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Self-made oilman Daniel Plainview buys up tracks of land in rural turn-of-the-century America on the advice of Eli Sunday, a young hell and damnation preacher. But Plainview's grand vision of a pipeline to the Pacific will cost him dearly, and destroy the only relationship that has ever mattered in his life.
There Will Be Blood, the latest big-screen offering from young maverick P.T. Anderson (Magnolia, Punch Drunk Love), is a near-masterpiece.
Starring Daniel Day-Lewis and Paul Dano (Little Miss Sunshine), it's as much the story of the entrepreneurial spirit as that of oilman Daniel Plainview.
Plainview is a self-made man driven by an indomitable desire to succeed. He is blind to the fact that in order for him to win, someone else has to lose, and in that flaw his grand plan begins to unravel.
This is epic filmmaking, with a mid-western palette of yellow and ochre and a glorious score that begins with discordance and ends with a full orchestra.
Day-Lewis is always an incredible actor to watch, and the steely uncompromising Plainview is one of his most compelling characters yet. He imbues Plainview with palpable determination -- his first word, and the only one spoken in the film's long opening scene, is "No!", spoken when he faces defeat.
Plainview prospects alone in the rocky interior, discovers oil, and begins to build his empire with a keen vision of how men will rule America in the years to come. When one of his initial band of workers is killed, the childless, nearly asexual Plainview adopts his infant son, who become his nearest and only intimate, not to mention part of his plan for the future.
Instead of a story that pits the independent capitalist spirit against the organized religion in the persona of Eli Sunday (Dano), Anderson shifts his focus to the original on Plainview himself, and an indictment of how far a man can fall when all he cares about is winning.
It ends up feeling like the movie isn't sure what it's about, a shame when the promise is enormous. But the film is not only worth seeing, it's pretty much an essential if you want to experience some of the most striking visuals ever captured, several absolutely captivating performances, moments that will stay with you long after the final credits, and especially if you've followed P.T. Anderson's work at all to this point.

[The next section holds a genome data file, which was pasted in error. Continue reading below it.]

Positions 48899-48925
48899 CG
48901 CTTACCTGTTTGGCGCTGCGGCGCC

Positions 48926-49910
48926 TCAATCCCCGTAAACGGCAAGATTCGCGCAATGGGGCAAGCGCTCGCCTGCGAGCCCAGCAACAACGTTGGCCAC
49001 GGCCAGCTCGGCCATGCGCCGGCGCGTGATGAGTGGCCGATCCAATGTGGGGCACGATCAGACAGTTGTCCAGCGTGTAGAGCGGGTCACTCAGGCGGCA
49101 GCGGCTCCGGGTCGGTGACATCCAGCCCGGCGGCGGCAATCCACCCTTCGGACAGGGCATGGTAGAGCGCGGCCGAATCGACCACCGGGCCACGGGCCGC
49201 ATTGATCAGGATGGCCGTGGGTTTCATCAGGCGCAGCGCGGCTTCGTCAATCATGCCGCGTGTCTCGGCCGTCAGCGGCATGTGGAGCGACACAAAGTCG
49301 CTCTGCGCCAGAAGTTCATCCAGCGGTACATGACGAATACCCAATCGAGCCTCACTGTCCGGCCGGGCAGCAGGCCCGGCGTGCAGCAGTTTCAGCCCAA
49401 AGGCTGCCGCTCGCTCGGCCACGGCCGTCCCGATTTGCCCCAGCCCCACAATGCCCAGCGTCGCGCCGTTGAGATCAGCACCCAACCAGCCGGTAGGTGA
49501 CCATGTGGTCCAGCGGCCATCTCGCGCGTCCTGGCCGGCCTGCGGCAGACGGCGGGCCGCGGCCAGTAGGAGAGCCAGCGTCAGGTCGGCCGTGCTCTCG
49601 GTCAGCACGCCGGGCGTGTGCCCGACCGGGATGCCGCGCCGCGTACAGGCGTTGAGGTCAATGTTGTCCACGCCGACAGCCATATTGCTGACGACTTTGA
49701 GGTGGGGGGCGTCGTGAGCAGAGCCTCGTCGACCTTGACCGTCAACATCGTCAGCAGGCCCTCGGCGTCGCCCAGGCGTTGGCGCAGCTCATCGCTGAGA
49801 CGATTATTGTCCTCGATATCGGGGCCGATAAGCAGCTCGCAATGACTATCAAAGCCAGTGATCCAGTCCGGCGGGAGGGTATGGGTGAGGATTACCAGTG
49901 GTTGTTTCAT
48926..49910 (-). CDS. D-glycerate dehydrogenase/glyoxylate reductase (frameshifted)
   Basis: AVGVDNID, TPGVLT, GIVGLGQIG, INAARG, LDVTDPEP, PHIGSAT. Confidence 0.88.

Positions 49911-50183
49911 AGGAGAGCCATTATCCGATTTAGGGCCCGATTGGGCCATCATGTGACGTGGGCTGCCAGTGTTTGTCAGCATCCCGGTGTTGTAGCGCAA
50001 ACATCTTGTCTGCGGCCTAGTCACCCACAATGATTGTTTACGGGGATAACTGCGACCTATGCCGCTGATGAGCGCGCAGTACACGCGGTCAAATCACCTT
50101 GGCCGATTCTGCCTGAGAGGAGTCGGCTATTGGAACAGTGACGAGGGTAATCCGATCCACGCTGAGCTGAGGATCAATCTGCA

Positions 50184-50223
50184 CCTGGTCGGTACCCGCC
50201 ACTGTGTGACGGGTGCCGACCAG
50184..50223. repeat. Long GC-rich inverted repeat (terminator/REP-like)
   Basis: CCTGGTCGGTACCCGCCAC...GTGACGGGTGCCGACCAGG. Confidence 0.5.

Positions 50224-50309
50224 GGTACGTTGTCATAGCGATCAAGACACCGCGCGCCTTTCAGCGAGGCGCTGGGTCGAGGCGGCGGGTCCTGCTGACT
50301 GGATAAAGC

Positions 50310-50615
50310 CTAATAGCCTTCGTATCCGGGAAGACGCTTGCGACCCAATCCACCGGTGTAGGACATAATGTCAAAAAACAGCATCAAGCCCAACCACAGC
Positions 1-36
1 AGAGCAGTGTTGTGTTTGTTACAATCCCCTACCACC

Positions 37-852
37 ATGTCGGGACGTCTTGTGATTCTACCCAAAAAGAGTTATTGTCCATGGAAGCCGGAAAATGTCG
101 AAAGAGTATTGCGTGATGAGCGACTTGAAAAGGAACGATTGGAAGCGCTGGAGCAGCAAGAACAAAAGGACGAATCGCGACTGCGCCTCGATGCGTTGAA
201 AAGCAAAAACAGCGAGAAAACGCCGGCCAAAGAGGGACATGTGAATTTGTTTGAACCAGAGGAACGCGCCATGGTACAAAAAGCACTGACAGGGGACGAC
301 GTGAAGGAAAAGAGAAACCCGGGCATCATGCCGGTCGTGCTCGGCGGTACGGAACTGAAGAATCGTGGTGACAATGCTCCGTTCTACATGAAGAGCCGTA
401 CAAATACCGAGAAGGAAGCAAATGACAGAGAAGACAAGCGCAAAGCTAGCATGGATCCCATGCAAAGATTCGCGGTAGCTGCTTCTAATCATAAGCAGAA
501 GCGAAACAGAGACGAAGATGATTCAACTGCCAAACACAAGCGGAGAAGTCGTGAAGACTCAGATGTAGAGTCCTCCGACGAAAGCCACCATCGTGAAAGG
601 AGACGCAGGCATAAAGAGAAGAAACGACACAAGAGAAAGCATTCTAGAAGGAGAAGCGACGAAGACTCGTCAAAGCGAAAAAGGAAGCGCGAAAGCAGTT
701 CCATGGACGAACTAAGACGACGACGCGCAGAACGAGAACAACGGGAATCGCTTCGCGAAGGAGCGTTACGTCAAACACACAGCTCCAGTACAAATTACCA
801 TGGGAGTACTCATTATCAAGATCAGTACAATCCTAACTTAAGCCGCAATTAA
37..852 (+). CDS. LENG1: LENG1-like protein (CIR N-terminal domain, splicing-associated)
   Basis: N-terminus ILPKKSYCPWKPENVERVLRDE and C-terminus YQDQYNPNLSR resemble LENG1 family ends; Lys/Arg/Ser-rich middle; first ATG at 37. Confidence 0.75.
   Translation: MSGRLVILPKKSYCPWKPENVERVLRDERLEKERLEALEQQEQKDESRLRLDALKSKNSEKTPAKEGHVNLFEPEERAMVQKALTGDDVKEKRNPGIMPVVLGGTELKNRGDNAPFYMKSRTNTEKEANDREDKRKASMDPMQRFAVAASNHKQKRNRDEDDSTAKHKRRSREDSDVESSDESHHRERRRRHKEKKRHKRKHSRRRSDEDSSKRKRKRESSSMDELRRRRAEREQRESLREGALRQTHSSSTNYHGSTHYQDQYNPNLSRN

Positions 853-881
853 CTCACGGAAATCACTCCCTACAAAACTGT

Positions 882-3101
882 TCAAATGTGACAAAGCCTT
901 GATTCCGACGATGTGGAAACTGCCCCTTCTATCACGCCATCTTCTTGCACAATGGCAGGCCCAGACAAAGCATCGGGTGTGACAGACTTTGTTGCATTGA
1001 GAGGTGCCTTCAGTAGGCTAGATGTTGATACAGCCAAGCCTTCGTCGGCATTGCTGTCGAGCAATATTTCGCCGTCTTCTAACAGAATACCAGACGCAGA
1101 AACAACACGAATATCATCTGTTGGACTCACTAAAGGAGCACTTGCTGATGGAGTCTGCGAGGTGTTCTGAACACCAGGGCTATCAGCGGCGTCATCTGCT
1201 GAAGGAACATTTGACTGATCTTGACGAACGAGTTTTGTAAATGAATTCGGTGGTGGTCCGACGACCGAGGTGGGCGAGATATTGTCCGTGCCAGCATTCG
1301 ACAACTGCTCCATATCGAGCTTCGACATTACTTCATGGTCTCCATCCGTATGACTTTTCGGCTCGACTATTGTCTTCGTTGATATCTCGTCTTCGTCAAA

SPOILER ALERT: From this point, please stop reading if you haven't seen the film -- unless you don't mind someone spoiling the ending for you.
There Will Be Blood - Flawed Grandeur
Nothing makes me more upset than a good movie.
Case in point -- There Will Be Blood. A long, long film. Superb acting. Glorious, glorious sights and sounds.
For the first five minutes, I was spellbound. I knew I was in for something special, from the stark mountain vistas to the steely determination in Daniel Day-Lewis's eyes.
Then, the last hour. And I'll tell you right now -- this is not a review, this is a thesis, so understand me when I say I don't mean in any way to undermine what this film DID achieve. But in the last hour or so, the storytelling seems to slip away from director Paul Thomas Anderson. The pace quickens, and the focus narrows in.
A similar path was taken in "Citizen Kane" to highlight the decline into isolation by uber-achiever Kane, and suddenly instead of standing on its own, "Blood" demands this comparison.
It wasn't what I thought Anderson would do, to undermine the grand theme of man vs the world vs his own nature vs organized religion vs... Instead of captivated as I'd been for the rest of the film, I found myself growing restless and bored.
I had a strong sense I'd seen this all before, from the lonely man isolating himself from all but his most obsequious followers in a big, empty house to the almost inevitable decline into drinking and self-abuse. The rushed dealings with the previously vital relationship with Plainview's adopted son undermined what I had believed to be the central theme of the film. Instead of the leisurely pacing of the first ninety minutes, it feels like Anderson is trying to pack in everything he can.
It isn't necessarily a bad thing if a film ceases to be about a story and characters, and seems instead to serve a thesis (in this case, that greed unfettered by humanity leads inevitably to self-destruction). But when that has not been a thesis fully developed in the rest of the film, it feels unsupported and contrived.
But I would always rather see a film that falls an infinitesimal degree short of perfection than one that aims low and succeeds. And "There Will Be Blood" lives up both to the promise of its name and Anderson's previous work. If I am left subtly unsatisfied, it is because I glimpsed an opportunity to speak to the world, when Anderson chose at last to say something quieter to fewer.